Water crisis in Flint angers parents worried over their children’s safety and well-being

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Photo: aclumich.org

The water supply in Flint, Michigan has been contaminated with lead and other toxins since April, 2014. The problem arose after the city switched its water supply from the Detroit Water and Sewerage Department water to the Flint River.

The corrosive water from the Flint River has caused erosion in the pipes which carry water to the homes of Flint. As a result, the lead content of the water has skyrocketed.

In Flint, between 6,000 and 12,000 children have been exposed to drinking water with lead, which can cause a series of serious health problems.

Several investigations have been commenced regarding the issue, and eight lawsuits have been filed against government officials involved. The family of a two year-old testing positive for lead poisoning has sued Michigan governor Rick Snyder.

Additionally, various Congressman and senators have proposed the allocation of grants for Flint for hundreds of millions of dollars.

Governor of Michigan, Rick Snyder declared Flint to be in a state of emergency on January 5th, 2016 — almost eight months after the contamination was brought to attention.

“They knew how big of a problem it was, and decided not to tell the public or take action until the last minute just to protect their image and save money. That is absurd,” says SLVHS junior Jordan Beiden-Charles.

Soon after Snyder’s declaration, President Obama declared the city in a federal state of emergency, which authorizes help from the Federal Emergency Management Agency and the Department of Homeland Security.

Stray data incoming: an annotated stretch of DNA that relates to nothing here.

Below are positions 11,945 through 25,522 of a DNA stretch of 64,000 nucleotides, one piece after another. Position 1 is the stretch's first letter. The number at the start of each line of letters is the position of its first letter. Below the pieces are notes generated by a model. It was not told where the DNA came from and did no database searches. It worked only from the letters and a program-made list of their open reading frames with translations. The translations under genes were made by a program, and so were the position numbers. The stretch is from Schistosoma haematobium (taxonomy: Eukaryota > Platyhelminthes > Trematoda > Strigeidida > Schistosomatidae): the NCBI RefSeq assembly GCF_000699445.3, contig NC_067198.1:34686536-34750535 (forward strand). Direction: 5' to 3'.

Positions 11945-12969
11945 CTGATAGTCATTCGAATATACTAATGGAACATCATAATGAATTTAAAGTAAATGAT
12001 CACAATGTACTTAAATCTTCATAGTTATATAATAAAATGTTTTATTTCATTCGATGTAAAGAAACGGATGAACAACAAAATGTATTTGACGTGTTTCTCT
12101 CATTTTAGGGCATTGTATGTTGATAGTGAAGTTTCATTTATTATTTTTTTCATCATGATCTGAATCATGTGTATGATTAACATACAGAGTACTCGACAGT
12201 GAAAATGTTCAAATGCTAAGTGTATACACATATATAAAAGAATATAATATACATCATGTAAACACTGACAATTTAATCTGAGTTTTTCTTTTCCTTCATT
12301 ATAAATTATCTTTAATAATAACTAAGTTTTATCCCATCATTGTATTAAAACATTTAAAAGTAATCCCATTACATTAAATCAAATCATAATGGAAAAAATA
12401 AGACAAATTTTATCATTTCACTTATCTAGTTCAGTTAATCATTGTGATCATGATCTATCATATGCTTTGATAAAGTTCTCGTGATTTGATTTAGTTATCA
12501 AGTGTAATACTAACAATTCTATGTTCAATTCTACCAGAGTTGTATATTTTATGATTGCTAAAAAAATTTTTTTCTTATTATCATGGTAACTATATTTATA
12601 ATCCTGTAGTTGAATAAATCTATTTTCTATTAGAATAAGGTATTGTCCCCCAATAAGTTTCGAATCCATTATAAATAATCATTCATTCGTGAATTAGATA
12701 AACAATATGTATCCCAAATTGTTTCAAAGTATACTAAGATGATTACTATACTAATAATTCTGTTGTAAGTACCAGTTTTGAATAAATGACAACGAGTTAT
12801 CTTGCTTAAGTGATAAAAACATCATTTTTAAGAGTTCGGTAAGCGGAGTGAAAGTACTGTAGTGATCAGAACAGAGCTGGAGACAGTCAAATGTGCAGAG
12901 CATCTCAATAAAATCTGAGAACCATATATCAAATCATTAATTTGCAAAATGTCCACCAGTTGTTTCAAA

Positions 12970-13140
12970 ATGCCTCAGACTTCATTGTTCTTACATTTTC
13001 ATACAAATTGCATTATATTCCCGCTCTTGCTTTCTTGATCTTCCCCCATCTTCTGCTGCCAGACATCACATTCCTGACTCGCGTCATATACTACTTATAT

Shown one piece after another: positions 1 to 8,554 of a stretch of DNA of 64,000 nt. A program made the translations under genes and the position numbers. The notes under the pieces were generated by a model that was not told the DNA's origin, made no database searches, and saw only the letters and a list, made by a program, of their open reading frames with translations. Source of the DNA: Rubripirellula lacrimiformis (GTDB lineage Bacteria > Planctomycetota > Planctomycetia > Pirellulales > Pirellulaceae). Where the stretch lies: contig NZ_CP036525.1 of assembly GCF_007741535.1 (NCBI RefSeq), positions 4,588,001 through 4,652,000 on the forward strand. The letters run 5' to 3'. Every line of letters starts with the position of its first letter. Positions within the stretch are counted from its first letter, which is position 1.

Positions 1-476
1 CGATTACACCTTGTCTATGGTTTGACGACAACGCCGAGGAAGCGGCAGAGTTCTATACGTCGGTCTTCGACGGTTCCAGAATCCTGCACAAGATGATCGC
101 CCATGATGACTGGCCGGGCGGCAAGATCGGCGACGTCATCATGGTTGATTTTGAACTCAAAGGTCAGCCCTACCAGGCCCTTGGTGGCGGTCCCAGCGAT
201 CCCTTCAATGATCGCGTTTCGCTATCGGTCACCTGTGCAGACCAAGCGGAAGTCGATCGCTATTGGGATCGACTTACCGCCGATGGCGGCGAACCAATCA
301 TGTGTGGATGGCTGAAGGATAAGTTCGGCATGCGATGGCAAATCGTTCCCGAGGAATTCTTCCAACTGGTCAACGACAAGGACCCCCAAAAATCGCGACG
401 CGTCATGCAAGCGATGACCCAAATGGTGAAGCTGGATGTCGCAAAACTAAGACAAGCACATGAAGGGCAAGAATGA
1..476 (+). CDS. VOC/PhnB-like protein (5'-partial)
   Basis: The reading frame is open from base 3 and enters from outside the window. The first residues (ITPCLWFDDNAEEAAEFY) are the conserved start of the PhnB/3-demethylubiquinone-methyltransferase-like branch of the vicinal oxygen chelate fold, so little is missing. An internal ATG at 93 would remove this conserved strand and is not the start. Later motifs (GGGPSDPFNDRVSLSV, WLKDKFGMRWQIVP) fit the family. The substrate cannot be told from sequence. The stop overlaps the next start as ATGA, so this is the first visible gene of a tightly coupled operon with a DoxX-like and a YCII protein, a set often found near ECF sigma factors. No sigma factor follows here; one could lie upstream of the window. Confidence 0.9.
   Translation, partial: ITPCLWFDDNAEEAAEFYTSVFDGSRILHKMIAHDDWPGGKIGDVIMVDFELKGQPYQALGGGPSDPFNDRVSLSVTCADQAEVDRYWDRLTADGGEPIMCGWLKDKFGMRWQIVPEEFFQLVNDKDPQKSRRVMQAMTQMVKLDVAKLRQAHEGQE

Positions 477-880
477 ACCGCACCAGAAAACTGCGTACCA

Four government officials, including one from the Environmental Protection Agency, have resigned over the mishandling of the crisis, and a few members have been terminated.

Snyder has apologized to the citizens of the Michigan city and promised to fix the problem. He later sent $28 million dollars to Flint for supplies to help revive the suffering water system.

Karen Weaver, mayor of Flint, has devised an estimated fifty five million dollar plan to remove Flint’s lead contaminated pipes, which could begin in the next month.

Weaver said first priority will be given to high-risk households, like those with pregnant women and children.

“In order for Flint residents to once again have confidence and trust the water coming from their faucets, all lead pipes in the city of Flint need to be replaced,” she said.

Flint will receive technical help from Lansing mayor, Virg Bernero, and the Lansing Board of Water and Light in removing the pipes. Weaver says under optimal conditions, over 15,000 pipes could be removed in a year. The pipe-removing process has been perfected by the Lansing BWL, so the process is more efficient than ever before.

Weaver and the BWL are reaching out to the state for receiving data in order to make a more accurate and detailed timeline. Eliminating lead completely from the entire water system is quite a long-term project, and requires precise planning.

“It is good that they have a long-term plan, but a short-term plan is also needed to accommodate those at risk,” said SLVHS junior Annika Bauerle.

For short periods of time after contamination, public institutions like local schools can be provided with bottled water.

Weaver has been asked if governor Snyder will support the plan, and she says that at this point the city has waited long enough, and that they deserve new pipes.

By Robert Jeffrey

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